Sugaya and Nagano propose an alternative hypothesis to explain the variability in the onset of familial ALS (fALS) despite same SOD1 genetic mutation. Based on available data for SOD1-linked fALS and a risk-based modeling approach, the authors suggest a SOD1 prion-like model of propagation. Spread of toxic aggregates through cell-to-cell transmission has been observed in several ND. However, the “protective aggregation hypothesis” according to which misfolded protein aggregates may represent a defensive response to protect cells from more toxic oligomeric species is hypothesized also for SOD1-linked fALS (Sugaya and Nakano). This article considers a “one-hit model,” i.e., a mathematical model in which the risk of cell death remains constant. The next review article by Fiebich and colleagues, instead, formulates a two-hit hypothesis that includes also neuroinflammation (Fiebich et al.). Anti-neuroinflammatory approaches represent a promising strategy against neurodegeneration and this review discusses the role of P2 receptors, which can bind ATP released by injured cells. This represents a second detrimental event synergizing with aggregation and the possibility of decreasing neuroinflammation by targeting P2 receptors is accordingly discussed (Fiebich et al.).

In the context of neuroprotective strategies aiming at potentiating the cell antioxidant capacity, the inhibition of NMDA receptor and the calcium dependent enzyme nitric oxide synthase (nNOS) activities is discussed by Courtney et al. In particular the authors review the role of NOS1AP, an adaptor protein which is considered a nNOS inhibitor. As a modulator of the excessive nNOS, NOS1AP may play a role in the neuronal self-defense against the NMDAR mediated excitotoxicity dependent on nNOS signaling (Courtney et al.).

Ca2+ overload is a pathogenic feature of sporadic and fALS, characterized by degeneration of motor neurons (MNs). In this original article by Mühling and colleagues, pharmacological stimulation of Ca2+ transporters in this vulnerable neuronal population is presented as a potential neuroprotective strategy. The authors show that, in SOD1G93A mice, mitochondrial and plasma membrane Ca2+ transporters are expressed at higher levels in MNs dissected from the hypoglossal nucleus. These findings are in line with an activity dependent Ca2+ clearance deficit and could represent a compensatory response to the disease (Mühling et al.).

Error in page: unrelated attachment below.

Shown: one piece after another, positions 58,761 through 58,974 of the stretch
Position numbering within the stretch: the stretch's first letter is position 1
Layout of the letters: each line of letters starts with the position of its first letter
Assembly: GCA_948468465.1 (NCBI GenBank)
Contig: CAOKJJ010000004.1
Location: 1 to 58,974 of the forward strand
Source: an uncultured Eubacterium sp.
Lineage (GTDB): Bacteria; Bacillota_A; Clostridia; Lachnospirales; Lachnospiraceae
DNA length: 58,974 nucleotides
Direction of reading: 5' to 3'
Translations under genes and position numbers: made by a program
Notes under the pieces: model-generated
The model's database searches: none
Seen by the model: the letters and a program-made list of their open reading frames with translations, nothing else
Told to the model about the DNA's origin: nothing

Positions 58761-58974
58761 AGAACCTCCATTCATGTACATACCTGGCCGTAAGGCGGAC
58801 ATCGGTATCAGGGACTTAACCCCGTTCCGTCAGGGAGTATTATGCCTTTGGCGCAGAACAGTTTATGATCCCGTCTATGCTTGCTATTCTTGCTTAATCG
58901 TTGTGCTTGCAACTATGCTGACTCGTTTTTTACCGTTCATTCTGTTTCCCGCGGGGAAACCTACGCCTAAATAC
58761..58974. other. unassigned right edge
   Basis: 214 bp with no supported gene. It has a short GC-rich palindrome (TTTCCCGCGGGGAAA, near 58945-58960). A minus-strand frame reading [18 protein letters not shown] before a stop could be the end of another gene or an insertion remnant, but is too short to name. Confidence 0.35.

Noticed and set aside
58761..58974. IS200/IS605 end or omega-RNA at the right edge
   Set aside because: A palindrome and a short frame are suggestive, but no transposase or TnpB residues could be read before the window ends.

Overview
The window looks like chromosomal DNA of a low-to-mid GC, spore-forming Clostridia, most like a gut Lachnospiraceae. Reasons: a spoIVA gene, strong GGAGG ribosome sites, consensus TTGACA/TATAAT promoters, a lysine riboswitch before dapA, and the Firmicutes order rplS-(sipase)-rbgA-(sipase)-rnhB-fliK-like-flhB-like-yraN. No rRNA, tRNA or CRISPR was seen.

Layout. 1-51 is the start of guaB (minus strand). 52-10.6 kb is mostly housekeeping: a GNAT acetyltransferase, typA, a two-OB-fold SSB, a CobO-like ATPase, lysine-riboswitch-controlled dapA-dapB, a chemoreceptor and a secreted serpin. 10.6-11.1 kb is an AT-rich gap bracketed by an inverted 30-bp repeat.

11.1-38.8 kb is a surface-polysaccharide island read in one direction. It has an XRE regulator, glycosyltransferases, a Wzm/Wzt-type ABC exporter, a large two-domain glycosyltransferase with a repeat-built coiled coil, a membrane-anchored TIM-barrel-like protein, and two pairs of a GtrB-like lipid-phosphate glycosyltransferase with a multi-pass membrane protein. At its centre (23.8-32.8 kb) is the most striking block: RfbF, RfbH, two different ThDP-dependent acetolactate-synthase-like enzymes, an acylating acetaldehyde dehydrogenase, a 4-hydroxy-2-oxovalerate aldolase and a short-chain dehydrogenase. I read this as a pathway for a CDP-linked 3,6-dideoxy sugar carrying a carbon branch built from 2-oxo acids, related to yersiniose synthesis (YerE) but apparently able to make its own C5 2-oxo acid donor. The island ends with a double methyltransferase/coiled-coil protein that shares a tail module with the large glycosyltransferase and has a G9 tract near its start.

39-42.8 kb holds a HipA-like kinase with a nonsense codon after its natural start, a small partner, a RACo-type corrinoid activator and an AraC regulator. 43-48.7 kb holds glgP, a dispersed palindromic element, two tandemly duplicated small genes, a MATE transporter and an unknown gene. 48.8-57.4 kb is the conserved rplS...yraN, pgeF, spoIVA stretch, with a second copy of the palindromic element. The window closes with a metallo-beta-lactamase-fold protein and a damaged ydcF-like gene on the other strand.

In the last review closing this e-book, Grzegorz Kreiner elaborates on the difficulties of modeling ND and arguments that, despite the unavoidable differences between human and rodents, compensatory mechanisms shown in mouse models could help developing new hypotheses to devise neuroprotective strategies (Kreiner).

We hope that the present e-book provides a better understanding of mechanisms and their interconnections regulating neuronal homeostasis, and how ineffective execution of compensatory strategies severely threatens cellular homeostasis favoring pathogenesis. We believe that this comprehensive collection represents an original reference and may inspire innovative studies that will devise more effective therapeutic tools to prolong neuronal survival and activity.


The support from the Deutsche Forschungsgemeinschaft (PA 1529/2-1) to RP is here acknowledged.

Conflict of Interest Statement

The authors declare that the research was conducted in the absence of any commercial or financial relationships that could be construed as a potential conflict of interest.


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Keywords: neurodegenerative disorders, mechanisms, stress responses, compensation, models, molecular

Citation: Parlato R and Mastroberardino PG (2016) Editorial: Neuronal Self-Defense: Compensatory Mechanisms in Neurodegenerative Disorders. Front. Cell. Neurosci. 9:499. doi: 10.3389/fncel.2015.00499

Received: 27 November 2015; Accepted: 14 December 2015;
Published: 05 January 2016.

Edited and reviewed by: Christian Hansel, University of Chicago, USA

Copyright © 2016 Parlato and Mastroberardino. This is an open-access article distributed under the terms of the Creative Commons Attribution License (CC BY). The use, distribution or reproduction in other forums is permitted, provided the original author(s) or licensor are credited and that the original publication in this journal is cited, in accordance with accepted academic practice. No use, distribution or reproduction is permitted which does not comply with these terms.

*Correspondence: Rosanna Parlato,;
Pier G. Mastroberardino,